In addition to our centers, our learning lab provides a space for Tier II and III instruction. This means that our schools use reading/math foundational data collected earlier in the year to identify students who could benefit from extra support. That support comes in different ways, such as targeted reading intervention, math fluency practice and activities, and guided reading. But personalized learning isn’t just about academics, it’s about helping the child grow as a person. So, we also use this same tiered approach for social-emotional learning to make sure they are building behavioral skills that help connect with the classmates, focus, and excel in and outside of the classroom.

Being in person means having physical celebrations. Whether it’s special school-specific stickers or free college shirt raffles to reward perfect attendance, we’ve loved the ability to step into classrooms to celebrate others. One Kindergartener, Raul, could not stop smiling when he received his Oregon Ducks shirt. His college pride could barely even be captured as he jumped excitedly around the classroom. Our Rocketeers have been focusing on implementing academic feedback to earn virtual “points” in our classroom management program, ClassDojo. A group of leaders stepped into each classroom and surprised each classroom with a mini-dance party. We then celebrated those students who hit the 70 point threshold with ClassDojo and passed out our very special Rocketship Brilliant Minds Aviators stickers to show off to their families and friends.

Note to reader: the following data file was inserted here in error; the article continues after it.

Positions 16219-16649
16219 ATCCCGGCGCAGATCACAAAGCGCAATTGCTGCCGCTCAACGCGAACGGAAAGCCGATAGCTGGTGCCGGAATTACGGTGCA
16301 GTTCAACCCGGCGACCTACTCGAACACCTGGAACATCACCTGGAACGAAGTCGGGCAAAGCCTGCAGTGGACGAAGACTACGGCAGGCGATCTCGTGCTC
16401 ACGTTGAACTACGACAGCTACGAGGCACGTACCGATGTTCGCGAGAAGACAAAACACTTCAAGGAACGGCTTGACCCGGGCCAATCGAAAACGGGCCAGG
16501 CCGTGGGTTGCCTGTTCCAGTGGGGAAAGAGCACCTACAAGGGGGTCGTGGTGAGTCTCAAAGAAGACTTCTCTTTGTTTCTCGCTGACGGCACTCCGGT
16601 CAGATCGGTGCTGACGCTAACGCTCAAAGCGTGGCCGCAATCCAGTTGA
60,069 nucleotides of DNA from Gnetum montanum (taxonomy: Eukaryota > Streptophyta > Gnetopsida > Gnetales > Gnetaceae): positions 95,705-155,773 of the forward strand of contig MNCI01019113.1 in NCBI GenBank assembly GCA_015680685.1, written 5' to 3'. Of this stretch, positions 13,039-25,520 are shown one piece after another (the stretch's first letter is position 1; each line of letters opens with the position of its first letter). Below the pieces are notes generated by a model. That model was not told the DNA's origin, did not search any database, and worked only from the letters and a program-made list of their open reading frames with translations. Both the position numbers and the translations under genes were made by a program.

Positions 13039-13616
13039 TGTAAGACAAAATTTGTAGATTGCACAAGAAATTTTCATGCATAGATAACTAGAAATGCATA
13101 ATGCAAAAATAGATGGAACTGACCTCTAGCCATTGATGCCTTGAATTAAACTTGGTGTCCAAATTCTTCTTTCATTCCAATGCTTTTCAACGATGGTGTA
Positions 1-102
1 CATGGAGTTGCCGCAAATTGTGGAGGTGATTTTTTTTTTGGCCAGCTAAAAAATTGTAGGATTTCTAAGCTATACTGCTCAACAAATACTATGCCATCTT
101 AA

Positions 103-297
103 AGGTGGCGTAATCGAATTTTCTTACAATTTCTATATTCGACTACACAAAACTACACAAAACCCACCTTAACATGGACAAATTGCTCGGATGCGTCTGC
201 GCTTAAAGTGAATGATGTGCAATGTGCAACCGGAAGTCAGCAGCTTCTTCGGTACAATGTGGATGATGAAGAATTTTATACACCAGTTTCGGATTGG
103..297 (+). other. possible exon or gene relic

Our teachers across our schools became tech experts last year. We piloted multiple new programs and partnered with great companies in EdTech. A return to in-person learning allowed us to create hybrid opportunities for learning. Our programs meet students at their instructional levels, and we are able to provide opportunities for students to submit work and receive feedback in multiple modalities. This personalization and customization of our curriculum has created new opportunities for our students to engage with their work and their teachers.

Transitioning from a year of safe, distanced virtual learning to one in-person has provided its set of challenges. The number one thing we could do as a leadership team was to make sure we were providing as much transparency as possible. Throughout the summer and school year, we’ve held numerous virtual “cafecitos” in a presentation/town hall style format, where families could bring up legitimate concerns and questions regarding our return to school. The trust built through these conversations has shown with our Rocketeer attendance slowly and steadily rising week after week.

While we are at school, there are so many bright spots regarding health and safety! We have on-site rapid COVID tests to ensure that even those presenting symptoms have a more clear indication of what is going on, potentially providing students the opportunity to return to class.

There is no doubt that this school year has been challenging. The nerves are still real, even for a month into the school year! However, what we have been proud of at our schools is the everlasting resilience of our students, staff, and families. As we continue the school year, these elements of our school year will carry us to new heights and spark more moments of joy and learning for our Rocketeers.


Published on September 25, 2021

Read more stories about: Teacher Experience.